The Clavis Patrum Latinorum (CPL 62 and 64) lists them both as spurious, and suggests that nothing can really be known for certain about the date or author of either. De singularitate clericorum has been attributed to an obscure Donatist writer named Macrobius, but the CPL point out that there is nothing Donatist about it, and Rufinus tells us that the Novatianists found it necessary to put forward their works under the name of Cyprian, towards the end of the 4th century.
The first real usage appears in Marius Victorinus, ca. 363, in his commentaries on Ephesians, 3:19, 4:5-6, 5:2 (CSEL 83.2, p.53 f., 58, 75 – not in the PL) and Galatians 3:10 (CSEL 83.2, p.130) and Phillipians 2:5 (p.184). This is followed by the first of the passages in the Theodosian Code, that we looked at in my last post.
Unfortunately the text of the commentaries by Marius Victorinus was not printed until 1828, by Angelo Mai in his Scriptorum Veterum Nova Collectio, vol 3, part 2, and the manuscripts that he used were very lacunose. Migne of course just reprinted Mai. The first critical text is that of Locher in the Teubner series in 1972, which is unreliable. The reliable text is that of the CSEL, and this is not online. I believe a German translation exists of all three commentaries; and likewise an Italian one. But I was unable to find any English or French translation other than Cooper’s 2005 translation of the commentary on Galatians.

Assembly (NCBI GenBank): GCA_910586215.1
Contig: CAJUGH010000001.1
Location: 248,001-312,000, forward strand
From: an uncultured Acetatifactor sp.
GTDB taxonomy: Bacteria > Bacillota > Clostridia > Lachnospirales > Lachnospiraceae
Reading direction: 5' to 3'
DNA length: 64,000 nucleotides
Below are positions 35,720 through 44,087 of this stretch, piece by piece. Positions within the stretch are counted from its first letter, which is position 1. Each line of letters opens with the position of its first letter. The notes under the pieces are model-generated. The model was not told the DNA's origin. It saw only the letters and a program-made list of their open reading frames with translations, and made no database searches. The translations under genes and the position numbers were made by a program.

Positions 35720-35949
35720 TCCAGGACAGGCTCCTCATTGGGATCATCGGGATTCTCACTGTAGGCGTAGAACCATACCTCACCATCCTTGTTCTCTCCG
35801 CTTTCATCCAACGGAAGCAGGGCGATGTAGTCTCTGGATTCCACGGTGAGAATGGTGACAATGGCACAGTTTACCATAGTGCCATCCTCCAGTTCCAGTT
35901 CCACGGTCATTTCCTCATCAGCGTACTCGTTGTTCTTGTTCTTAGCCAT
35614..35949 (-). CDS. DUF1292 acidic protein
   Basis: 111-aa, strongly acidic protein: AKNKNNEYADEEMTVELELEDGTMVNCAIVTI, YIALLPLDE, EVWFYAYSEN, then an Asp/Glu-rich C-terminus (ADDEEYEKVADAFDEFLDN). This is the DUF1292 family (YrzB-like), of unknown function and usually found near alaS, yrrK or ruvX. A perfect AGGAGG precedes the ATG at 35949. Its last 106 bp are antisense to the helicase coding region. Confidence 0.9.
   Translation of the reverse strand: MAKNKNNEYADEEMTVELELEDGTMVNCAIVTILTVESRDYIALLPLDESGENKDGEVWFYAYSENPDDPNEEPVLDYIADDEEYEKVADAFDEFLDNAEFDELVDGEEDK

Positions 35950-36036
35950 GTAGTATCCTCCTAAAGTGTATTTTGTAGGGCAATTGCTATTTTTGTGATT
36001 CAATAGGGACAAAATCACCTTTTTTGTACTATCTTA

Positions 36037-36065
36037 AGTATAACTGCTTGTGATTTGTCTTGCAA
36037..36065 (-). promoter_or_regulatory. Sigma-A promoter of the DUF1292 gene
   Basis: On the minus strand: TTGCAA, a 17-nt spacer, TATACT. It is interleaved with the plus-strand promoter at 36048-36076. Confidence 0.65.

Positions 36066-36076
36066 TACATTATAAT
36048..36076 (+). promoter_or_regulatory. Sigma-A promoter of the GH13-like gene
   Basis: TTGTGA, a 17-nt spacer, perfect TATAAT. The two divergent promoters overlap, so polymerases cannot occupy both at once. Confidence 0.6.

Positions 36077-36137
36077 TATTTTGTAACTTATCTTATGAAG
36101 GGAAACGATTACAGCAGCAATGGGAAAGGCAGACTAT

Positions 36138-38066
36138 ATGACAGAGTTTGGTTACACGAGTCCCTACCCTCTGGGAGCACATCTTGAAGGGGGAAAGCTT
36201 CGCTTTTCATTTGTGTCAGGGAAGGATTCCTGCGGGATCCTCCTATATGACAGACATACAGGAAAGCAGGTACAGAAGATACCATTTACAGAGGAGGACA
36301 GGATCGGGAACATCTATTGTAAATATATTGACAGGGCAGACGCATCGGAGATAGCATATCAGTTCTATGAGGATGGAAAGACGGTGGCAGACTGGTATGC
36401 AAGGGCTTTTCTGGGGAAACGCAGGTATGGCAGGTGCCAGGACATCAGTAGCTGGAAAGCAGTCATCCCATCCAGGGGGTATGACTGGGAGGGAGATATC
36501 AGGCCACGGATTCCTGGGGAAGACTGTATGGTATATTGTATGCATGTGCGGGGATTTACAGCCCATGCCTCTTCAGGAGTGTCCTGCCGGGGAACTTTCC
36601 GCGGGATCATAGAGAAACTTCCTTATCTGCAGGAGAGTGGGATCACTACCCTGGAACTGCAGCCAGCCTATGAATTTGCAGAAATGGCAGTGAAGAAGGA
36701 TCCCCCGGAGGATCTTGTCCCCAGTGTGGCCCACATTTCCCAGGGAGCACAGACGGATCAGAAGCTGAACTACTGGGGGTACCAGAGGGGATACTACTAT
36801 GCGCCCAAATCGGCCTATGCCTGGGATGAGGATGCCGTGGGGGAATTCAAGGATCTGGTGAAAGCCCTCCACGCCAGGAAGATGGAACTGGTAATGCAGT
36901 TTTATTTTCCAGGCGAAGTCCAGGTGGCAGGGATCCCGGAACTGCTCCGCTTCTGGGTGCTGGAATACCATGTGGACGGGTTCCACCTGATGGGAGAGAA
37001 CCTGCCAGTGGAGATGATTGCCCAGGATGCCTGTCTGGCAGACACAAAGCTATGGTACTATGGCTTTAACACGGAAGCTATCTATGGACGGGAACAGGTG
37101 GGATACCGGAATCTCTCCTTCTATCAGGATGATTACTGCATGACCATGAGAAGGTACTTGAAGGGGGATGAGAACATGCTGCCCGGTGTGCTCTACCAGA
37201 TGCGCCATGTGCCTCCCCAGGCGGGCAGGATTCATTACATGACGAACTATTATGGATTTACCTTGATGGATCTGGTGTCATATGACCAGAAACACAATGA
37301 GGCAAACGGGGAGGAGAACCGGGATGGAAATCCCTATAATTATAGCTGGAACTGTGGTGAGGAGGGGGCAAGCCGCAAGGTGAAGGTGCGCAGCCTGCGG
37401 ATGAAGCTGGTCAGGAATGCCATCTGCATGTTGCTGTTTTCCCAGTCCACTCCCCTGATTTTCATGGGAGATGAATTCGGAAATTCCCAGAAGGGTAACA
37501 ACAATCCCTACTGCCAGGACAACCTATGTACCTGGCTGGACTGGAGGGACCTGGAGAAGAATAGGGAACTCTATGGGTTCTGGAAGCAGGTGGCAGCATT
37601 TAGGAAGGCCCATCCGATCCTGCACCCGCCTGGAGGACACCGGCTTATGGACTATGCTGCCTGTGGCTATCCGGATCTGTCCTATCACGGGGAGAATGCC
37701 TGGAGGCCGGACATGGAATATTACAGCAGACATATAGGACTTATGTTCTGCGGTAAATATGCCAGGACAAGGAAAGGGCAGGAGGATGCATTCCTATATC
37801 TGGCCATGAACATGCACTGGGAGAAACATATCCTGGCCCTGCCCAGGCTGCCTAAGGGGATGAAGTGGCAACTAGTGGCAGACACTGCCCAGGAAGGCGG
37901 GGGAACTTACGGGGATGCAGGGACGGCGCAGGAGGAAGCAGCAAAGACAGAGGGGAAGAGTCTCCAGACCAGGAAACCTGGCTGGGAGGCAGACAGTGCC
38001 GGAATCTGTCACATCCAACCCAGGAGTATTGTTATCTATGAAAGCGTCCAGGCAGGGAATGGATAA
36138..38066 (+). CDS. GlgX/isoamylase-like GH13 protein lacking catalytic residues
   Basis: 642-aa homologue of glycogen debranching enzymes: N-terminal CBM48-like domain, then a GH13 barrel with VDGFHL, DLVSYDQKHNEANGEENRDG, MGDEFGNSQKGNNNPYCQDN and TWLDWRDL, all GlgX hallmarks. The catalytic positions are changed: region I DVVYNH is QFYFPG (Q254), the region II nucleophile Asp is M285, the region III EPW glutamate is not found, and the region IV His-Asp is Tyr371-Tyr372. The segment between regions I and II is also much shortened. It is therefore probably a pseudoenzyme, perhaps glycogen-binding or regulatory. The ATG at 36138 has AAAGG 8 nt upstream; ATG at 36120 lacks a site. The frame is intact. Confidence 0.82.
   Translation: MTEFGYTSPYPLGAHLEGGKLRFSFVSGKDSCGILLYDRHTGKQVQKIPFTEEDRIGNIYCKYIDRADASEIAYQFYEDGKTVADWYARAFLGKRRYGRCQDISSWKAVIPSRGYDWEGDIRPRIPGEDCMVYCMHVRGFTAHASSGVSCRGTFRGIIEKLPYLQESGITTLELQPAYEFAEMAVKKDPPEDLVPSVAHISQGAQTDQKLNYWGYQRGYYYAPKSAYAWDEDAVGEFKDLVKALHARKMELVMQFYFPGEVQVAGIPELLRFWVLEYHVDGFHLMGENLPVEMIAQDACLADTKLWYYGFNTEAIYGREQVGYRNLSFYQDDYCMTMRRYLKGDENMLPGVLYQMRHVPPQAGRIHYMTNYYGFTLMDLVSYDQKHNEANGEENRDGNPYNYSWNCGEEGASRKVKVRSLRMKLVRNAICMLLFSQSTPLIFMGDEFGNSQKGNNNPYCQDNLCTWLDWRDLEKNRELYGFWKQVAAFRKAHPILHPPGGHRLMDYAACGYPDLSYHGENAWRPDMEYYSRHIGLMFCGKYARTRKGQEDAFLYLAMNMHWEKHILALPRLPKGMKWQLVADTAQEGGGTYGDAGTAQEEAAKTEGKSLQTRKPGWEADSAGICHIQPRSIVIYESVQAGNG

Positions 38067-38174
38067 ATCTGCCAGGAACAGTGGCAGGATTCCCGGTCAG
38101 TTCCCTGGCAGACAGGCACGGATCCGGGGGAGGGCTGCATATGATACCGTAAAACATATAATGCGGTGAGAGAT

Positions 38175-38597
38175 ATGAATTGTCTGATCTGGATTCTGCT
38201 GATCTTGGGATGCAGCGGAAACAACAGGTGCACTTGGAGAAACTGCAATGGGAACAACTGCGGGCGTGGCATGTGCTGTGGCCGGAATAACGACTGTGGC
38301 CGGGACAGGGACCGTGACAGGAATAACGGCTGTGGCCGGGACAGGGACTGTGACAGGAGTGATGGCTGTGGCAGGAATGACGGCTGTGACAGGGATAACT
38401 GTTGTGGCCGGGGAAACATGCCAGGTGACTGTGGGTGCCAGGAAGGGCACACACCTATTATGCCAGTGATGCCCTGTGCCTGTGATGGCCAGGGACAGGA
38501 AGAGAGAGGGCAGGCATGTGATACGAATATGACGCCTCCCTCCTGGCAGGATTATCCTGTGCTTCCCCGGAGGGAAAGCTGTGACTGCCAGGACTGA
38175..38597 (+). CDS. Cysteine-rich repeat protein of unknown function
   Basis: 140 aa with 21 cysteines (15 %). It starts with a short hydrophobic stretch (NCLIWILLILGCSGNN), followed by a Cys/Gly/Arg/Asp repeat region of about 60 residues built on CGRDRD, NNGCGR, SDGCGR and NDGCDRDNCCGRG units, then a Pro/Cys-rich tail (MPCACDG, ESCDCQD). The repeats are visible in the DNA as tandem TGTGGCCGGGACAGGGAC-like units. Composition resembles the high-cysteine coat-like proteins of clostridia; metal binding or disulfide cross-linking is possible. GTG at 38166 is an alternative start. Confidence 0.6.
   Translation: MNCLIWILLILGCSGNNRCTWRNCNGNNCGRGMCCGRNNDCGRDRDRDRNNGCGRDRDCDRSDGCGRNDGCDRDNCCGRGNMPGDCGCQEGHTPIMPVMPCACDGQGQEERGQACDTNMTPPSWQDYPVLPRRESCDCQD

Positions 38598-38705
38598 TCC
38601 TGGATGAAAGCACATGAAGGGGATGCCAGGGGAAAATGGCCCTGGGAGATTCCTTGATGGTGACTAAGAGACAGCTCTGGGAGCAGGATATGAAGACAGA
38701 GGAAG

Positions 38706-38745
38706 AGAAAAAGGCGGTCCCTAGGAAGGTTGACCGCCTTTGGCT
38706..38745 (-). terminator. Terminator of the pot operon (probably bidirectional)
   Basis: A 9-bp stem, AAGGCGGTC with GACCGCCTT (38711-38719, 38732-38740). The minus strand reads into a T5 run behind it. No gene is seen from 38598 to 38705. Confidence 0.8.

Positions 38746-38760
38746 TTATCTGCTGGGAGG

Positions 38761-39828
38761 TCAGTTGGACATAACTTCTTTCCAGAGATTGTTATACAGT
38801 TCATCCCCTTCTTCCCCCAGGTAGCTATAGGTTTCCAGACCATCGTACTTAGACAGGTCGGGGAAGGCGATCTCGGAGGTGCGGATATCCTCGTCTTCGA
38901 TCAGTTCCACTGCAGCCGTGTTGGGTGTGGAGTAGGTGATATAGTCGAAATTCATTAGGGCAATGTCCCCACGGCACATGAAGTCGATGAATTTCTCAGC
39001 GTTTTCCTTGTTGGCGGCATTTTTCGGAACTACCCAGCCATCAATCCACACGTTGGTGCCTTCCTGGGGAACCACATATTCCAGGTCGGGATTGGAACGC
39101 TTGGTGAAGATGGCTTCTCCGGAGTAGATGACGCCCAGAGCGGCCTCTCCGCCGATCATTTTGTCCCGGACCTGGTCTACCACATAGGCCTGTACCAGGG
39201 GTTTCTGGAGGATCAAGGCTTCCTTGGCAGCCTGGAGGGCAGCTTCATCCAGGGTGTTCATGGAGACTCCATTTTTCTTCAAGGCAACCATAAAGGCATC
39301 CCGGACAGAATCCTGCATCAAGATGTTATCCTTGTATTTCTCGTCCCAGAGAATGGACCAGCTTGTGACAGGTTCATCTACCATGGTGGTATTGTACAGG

We shall therefore have to content ourselves with only one passage, using the text given by Dr. G (p.415-6) from the commentary on Galatian 3:10, and Dr Cooper’s translation of it (p.292):
3, 10. Quicumque enim ex operibus legis sunt, sub maledictione sunt. Vehementer igitur adiunxit non modo non benedici eos qui ex operibus sunt, sed etiam eos esse sub maledictione qui ex operibus legis sunt. Quod autem dixit ex operibus legis, intellegamus esse etiam opera christianitatis, maxime ilia quae saepe apostolus mandat atque ei mandatum est, pauperum memores simus et cetera quae in hoc apostolo ad vivendum praecepta retinentur, quae que opera ab apostolo omni Christiano inplenda mandatur.
For all who live based on works of the Law are under a curse (3: 10). Forcefully, then, he has added that not only are those who live based on works not blessed, but also that those who live based on the works of the Law are under a curse. Now, as he said based on works of the Law, let us understand that there are also works which belong to Christianity, especially those works which the apostle frequently commands (and also what has been commanded to him: let us be mindful of the poor) and the additional precepts for living which are included in this apostle’s writings. Each one of these works is commanded by the apostle to be fulfilled by every Christian.
- There is a considerable literature about all of this. Inevitably the topic is political today. Some references may be found in John Tolan, “Constructing Christendom”, in: J. Hudson &c, “The Making of Europe”: Essays in Honour of Robert Bartlett, Brill, 2016, p.277-298. Google Books preview here.↩
- These details from S.A.Cooper’s translation of the commentary on Galatians, p.5.↩
- Stephen Andrew Cooper, Marius Victorinus’ Commentary on Galatians, Oxford University Press, 2005.↩